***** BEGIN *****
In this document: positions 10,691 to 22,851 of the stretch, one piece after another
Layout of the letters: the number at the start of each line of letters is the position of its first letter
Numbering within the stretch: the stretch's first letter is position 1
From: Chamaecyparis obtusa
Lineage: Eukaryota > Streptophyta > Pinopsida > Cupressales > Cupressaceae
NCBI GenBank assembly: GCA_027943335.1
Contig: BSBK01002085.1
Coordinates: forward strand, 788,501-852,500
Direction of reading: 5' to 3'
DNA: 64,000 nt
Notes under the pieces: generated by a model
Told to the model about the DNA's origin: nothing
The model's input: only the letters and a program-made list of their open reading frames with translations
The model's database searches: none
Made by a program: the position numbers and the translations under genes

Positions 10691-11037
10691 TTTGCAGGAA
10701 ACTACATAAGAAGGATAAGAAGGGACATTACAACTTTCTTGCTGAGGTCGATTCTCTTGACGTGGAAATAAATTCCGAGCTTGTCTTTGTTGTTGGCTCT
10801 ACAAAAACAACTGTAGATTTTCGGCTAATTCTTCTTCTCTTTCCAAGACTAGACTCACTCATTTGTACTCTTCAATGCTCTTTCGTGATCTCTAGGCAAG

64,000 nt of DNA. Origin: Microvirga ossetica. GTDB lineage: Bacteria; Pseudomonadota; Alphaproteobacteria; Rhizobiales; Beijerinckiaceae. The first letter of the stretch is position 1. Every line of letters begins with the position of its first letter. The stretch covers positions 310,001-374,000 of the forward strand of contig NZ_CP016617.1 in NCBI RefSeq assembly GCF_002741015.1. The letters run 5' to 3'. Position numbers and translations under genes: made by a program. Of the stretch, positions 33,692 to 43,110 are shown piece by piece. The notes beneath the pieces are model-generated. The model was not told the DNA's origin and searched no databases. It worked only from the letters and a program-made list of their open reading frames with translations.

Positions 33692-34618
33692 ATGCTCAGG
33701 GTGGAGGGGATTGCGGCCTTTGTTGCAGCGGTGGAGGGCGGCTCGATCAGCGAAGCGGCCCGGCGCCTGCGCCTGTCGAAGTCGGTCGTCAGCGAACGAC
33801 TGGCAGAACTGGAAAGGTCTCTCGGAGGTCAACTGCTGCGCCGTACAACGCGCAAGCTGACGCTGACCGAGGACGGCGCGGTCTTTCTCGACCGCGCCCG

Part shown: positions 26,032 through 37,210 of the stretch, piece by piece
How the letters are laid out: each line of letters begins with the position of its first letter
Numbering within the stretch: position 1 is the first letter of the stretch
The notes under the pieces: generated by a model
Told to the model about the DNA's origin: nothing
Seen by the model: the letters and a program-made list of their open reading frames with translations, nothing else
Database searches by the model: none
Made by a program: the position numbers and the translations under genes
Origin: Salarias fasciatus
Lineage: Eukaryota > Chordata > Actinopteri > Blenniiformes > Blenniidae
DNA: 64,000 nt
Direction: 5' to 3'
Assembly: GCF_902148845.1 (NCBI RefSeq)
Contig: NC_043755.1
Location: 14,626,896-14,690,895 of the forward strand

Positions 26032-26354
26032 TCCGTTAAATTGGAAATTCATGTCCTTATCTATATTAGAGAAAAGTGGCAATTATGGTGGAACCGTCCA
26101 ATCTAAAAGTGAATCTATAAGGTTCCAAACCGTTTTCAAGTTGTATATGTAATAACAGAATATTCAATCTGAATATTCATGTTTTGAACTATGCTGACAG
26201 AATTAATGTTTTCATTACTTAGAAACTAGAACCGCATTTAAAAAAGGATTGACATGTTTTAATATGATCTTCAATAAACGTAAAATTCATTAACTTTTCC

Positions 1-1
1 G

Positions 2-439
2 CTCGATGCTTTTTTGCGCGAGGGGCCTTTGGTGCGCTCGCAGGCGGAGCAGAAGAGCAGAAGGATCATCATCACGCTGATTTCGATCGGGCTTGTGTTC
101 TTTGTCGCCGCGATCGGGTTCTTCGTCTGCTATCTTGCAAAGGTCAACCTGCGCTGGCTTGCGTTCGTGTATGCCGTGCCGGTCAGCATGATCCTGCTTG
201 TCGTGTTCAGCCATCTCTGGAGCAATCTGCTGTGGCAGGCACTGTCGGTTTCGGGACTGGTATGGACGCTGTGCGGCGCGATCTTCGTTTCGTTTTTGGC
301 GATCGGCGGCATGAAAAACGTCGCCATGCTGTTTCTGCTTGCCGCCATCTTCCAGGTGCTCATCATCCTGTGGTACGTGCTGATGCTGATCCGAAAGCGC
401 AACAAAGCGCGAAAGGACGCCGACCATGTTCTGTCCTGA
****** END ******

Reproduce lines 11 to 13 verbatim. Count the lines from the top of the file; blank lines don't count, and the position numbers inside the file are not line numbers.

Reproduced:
Notes under the pieces: generated by a model
Told to the model about the DNA's origin: nothing
The model's input: only the letters and a program-made list of their open reading frames with translations